What the people wanted in their rebellion is not a single thing or agenda - there were and still are diverse groups of people across Libya wanting different things. Pity the West has such a simplified picture of the Muslim world and of Africa. Pity we listen to our media and our governments with such innocent credulity.

    It's not just what you did say that I commented on. It's what was implied and unsaid. It seemed worth exploring.
  10. Subscriberno1marauder
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    12 Aug '17 16:44
    Originally posted by @finnegan
    Well you said very little but implied a lot in the short sentence: "There is no such thing as a "good dictator" and the Libyan People did rise in rebellion against Gaddafi. If you think they did that because of the "gold dinar", you are welcome to to such fantasies."

    As regards the "gold dinar," nobody suggests the people rose up to oppose or su ...[text shortened]... at you did say that I commented on. It's what was implied and unsaid. It seemed worth exploring.
    I forgot nothing. I already dealt with the "West supports dictators" argument; I'm not a member of any Western government and have supported very little of the West's foreign policy towards "Third World" states.

    If you followed the conversation, you'd know that I was replying to MB's claims that the rebellion itself was nothing more than a Western creation with little support among the Libyan People. This is nonsense.

    And, again, in case you missed it, I did not support Western military intervention in Libya.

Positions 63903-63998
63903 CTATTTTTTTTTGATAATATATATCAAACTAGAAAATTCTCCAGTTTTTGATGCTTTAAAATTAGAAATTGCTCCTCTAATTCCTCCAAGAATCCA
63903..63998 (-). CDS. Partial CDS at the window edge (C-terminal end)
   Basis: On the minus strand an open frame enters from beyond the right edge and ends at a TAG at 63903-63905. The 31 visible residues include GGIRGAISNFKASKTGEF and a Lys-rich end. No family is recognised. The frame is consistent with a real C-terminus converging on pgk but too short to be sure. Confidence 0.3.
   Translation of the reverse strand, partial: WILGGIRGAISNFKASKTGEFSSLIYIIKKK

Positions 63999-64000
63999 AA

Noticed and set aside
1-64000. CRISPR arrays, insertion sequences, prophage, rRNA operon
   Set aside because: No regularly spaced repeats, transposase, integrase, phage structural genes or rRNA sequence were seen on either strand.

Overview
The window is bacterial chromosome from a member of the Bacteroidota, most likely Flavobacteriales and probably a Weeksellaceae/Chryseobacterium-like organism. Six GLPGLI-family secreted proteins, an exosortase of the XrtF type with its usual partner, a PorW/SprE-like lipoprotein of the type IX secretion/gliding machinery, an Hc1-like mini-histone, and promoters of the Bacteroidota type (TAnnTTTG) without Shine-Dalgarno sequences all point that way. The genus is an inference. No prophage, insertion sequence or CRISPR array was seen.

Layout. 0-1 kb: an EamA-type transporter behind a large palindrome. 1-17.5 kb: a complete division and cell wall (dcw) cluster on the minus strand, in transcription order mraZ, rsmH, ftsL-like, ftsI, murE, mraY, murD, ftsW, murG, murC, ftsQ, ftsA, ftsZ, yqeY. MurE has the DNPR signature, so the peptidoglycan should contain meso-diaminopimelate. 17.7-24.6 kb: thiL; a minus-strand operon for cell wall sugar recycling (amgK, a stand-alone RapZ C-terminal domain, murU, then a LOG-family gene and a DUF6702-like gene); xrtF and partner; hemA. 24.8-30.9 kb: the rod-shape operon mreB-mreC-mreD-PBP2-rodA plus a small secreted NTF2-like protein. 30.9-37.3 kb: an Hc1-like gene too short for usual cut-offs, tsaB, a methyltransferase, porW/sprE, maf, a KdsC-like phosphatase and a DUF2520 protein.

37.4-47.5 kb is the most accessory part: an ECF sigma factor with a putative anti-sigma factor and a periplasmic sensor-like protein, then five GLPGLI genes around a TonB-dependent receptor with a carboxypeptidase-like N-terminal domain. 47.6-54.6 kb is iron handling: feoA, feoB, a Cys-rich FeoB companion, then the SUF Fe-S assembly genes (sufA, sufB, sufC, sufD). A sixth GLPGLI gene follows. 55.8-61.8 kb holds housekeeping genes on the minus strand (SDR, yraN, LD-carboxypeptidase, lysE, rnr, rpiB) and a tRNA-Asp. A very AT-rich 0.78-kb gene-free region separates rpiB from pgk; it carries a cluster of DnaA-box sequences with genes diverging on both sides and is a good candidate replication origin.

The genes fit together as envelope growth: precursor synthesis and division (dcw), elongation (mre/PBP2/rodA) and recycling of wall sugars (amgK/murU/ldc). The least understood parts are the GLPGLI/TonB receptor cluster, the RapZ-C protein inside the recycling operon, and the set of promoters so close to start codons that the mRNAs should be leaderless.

11. Standard memberfinnegan
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    12 Aug '17 17:26
    Originally posted by @no1marauder
    I forgot nothing. I already dealt with the "West supports dictators" argument; I'm not a member of any Western government and have supported very little of the West's foreign policy towards "Third World" states.

    If you followed the conversation, you'd know that I was replying to MB's claims that the rebellion itself was nothing more than a Western cr ...[text shortened]...

    And, again, in case you missed it, I did not support Western military intervention in Libya.
    Yes that was nonsense.
  12. SubscriberAThousandYoung
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    13 Aug '17 18:081 edit
  13. Joined
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    13 Aug '17 19:20
    Originally posted by @no1marauder
    I forgot nothing. I already dealt with the "West supports dictators" argument; I'm not a member of any Western government and have supported very little of the West's foreign policy towards "Third World" states.

    If you followed the conversation, you'd know that I was replying to MB's claims that the rebellion itself was nothing more than a Western cr ...[text shortened]...

    And, again, in case you missed it, I did not support Western military intervention in Libya.
    It is not nonsense.

    https://www.washingtonpost.com/world/many_libyans_appear_to_back_gaddafi/2011/03/24/ABHShlRB_story.html?utm_term=.9834d56cf8e2
  14. Subscriberno1marauder
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    13 Aug '17 20:19
    Originally posted by @metal-brain
    It is not nonsense.

    https://www.washingtonpost.com/world/many_libyans_appear_to_back_gaddafi/2011/03/24/ABHShlRB_story.html?utm_term=.9834d56cf8e2
    I'm sure many Libyans did back Gaddafi.

    And many did not and rose up against him, first in peaceful protest and when those were met with lethal force, by force of arms as they were morally justified to do.
  15. Standard membershavixmir
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    14 Aug '17 07:51
    Originally posted by @whodey
    The countries who have nukes try to stop others from having them. Depending on the country, this determination may vary.

    As Obama showed the world, those countries that choose to abandon their WMD program are not in the least bit safer. In fact, it may be the nail in their coffin.
    Obama? What about Bush?